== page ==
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A Randomized, Prospective Study to Compare the Efficacy and Tolerability of S-Amlodipine 2.5mg versus Racemic Amlodipine 5mg in Mild to Moderate Hypertension

Padmavathi T1*, J Ezhil Ramya2, and B Meeanakshi2

1Department of Pharmacology, Thoothkudi Medical College, Thoothukudi, Tamilnadu-628008, India.

2Department of Pharmacology, Tirunelveli Medical College, Tirunelveli, Tamilnadu, India.

*Corresponding Author:
Padmavathi T
Department of Pharmacology, Thoothkudi Medical College, Thoothukudi, Tamilnadu-628008, India

Received date: 10 February 2014; Revised Date: 18 march 2014 Accepted date: 23 March 2014

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To compare the efficacy and tolerability of S-Amlodipine 2.5mg with racemic amlodipine 5mg in mild to moderate hypertension. 108 newly diagnosed patients with mild to moderate hypertension were enrolled. After randomization, 54 patients were assigned to receive S-Amlodipine 2.5mg and 54 patients to receive racemic amlodipine 5mg once daily for 12 weeks. Blood pressure, heart rate, ankle circumference and other adverse reactions were monitored every 2 weeks. Fifty patients in each group completed the study. The results were analyzed by Students t’ test. At 2&6 weeks, R amlodipine group showed a better efficacy in reducing both systolic and diastolic B.P (p=0.0001). At 12 weeks, both the study groups showed an equivalent efficacy in reducing the mean systolic (32.410.8; 29.6±9.0) and diastolic (13.45.9; 12.0±9.9) blood pressures (p=0.16 & 0.38). There was a significant increase in the mean ankle circumference in the Racemic amlodipine group compared to S-amlodipine group at 2, 6 & 12 weeks (p<0.05). There was no statistically significant change in renal & liver function tests. S-amlodipine 2.5 mg is found to be equivalent in efficacy and better in tolerability compared to Racemic amlodipine in mild to moderate hypertension at 12weeks.Racemic amlodipine proves to be more potent than s-amlodipine in reducing blood pressure.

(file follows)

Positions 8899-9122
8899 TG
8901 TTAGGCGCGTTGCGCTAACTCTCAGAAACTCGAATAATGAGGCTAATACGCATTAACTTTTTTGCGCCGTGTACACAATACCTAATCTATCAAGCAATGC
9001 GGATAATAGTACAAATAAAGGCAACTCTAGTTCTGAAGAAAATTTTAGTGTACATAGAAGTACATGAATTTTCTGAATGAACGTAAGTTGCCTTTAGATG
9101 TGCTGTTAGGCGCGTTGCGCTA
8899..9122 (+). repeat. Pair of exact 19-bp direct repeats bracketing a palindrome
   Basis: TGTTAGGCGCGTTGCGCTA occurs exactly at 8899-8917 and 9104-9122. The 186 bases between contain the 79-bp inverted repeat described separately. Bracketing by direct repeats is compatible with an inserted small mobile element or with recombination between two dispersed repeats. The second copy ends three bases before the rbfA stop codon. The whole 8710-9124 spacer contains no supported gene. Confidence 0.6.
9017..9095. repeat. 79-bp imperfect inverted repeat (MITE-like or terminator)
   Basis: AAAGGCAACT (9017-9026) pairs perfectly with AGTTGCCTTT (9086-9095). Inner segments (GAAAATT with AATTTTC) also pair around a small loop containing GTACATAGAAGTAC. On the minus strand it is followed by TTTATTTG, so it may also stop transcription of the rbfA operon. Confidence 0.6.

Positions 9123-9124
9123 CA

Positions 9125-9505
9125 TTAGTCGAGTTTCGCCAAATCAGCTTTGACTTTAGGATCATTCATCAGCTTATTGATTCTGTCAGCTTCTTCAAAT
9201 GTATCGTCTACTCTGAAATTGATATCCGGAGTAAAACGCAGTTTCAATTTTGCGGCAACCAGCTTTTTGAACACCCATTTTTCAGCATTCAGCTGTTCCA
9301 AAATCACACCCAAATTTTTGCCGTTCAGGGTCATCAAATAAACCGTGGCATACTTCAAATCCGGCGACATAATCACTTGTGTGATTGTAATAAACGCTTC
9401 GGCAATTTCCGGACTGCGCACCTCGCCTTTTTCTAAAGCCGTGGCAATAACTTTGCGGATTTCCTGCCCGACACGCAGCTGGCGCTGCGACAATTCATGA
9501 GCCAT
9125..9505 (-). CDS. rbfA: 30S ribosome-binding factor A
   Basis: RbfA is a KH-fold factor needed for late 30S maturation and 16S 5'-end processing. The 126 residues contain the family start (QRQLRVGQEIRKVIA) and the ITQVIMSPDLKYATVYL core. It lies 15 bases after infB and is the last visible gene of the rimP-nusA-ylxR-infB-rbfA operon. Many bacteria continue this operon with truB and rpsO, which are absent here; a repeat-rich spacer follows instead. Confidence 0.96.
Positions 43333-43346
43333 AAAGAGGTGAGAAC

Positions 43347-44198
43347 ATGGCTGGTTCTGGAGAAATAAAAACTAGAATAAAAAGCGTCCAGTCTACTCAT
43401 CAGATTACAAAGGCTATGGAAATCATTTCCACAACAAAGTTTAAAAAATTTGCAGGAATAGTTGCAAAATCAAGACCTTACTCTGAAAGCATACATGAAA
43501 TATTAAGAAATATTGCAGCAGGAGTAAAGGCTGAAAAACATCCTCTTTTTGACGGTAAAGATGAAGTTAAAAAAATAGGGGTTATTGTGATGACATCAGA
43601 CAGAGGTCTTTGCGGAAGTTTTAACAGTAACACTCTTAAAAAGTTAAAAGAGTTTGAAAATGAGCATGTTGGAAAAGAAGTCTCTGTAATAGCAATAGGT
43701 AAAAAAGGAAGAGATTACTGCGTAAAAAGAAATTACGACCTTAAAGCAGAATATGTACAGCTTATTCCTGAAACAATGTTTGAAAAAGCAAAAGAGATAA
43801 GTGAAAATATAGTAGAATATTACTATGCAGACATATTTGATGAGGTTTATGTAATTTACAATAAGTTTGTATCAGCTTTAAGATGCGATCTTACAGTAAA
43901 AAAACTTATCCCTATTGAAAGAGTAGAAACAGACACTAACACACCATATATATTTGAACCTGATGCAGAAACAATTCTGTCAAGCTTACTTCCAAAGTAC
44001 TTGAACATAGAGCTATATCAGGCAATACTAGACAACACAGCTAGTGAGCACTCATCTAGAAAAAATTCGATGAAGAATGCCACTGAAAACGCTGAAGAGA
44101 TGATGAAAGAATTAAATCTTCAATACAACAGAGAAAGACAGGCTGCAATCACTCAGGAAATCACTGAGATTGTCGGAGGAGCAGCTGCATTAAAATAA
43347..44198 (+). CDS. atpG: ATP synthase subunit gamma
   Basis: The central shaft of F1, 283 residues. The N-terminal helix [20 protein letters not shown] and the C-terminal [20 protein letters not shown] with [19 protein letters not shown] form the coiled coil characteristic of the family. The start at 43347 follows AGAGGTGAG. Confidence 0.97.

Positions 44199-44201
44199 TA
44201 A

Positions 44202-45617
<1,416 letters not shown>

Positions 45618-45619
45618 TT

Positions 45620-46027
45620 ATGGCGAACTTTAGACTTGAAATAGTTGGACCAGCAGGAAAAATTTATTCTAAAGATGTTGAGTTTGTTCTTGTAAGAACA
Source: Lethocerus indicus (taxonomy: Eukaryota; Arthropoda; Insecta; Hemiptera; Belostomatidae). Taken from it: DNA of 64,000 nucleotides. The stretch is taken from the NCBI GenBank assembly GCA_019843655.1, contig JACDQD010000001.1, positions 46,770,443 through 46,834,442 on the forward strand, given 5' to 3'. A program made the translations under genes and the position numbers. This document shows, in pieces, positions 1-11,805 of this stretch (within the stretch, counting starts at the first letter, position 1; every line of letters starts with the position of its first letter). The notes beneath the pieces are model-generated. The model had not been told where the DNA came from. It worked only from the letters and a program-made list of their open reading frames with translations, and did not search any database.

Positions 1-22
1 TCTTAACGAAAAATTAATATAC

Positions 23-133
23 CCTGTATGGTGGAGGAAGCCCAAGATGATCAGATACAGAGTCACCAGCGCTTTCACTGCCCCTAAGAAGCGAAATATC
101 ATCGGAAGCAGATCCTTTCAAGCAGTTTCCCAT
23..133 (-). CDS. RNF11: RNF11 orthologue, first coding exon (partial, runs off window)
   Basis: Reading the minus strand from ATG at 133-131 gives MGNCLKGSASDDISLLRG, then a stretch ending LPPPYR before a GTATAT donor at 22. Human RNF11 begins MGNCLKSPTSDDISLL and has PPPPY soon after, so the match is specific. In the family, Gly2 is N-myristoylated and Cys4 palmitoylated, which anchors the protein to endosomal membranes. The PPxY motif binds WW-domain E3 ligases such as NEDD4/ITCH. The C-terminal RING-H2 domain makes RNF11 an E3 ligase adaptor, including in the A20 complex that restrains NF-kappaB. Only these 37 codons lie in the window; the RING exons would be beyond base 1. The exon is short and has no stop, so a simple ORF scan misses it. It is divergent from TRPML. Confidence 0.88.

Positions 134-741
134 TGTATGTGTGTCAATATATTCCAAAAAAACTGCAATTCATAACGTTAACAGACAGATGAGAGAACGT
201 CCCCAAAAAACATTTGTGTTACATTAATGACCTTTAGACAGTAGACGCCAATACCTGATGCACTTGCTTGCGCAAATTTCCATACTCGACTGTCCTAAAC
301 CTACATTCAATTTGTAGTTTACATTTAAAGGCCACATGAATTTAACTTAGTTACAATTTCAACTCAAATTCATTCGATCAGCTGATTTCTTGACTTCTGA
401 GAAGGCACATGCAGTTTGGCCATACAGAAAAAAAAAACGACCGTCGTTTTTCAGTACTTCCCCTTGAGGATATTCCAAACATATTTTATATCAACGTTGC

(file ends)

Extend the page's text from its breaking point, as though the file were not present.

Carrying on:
Hypertension, S-amlodipine, Racemic amlodipine, ankle circumference


Systemic hypertension is one of the most common maladies of mankind affecting about 20% of population globally [1]. All sections of population in India suffer from the disease, with higher prevalence in urban (30.9%) than the rural population (21.2%). Most of the patients with early hypertension have no symptoms but a regular monitoring of blood pressure attributes to early detection of hypertension [2]. As per 2007 AHA guidelines, Calcium channel blockers are one of the first line drugs in uncomplicated hypertension [3]. SYST-EUR trial reveals a decrease in cardiovascular mortality and morbidity in patients of isolated systolic hypertension with the long acting calcium channel blocker amlodipine [4].

Amlodipine, the III generation dihydropyridine differs from other DHPs in its pharmacokinetic properties such as slow absorption and long t1/2 (40hrs). It produces both peripheral arterial and coronary vasodilatation and less reflex tachycardia. It can be administered as a convenient single dose starting from 2.5mg which can be increased up to 10mg [5]. Though amlodipine is advantageous as antihypertensive in many grounds, the side effect of ankle edema necessitates discontinuation in 9.3% of patients [6]. This non-compliance may contribute significantly to poor BP control and hypertension-related morbidity and mortality. The addition of a second agent increases the risk of non-adherence by increasing the pill count and possibly exposing the patients to a second set of adverse effects.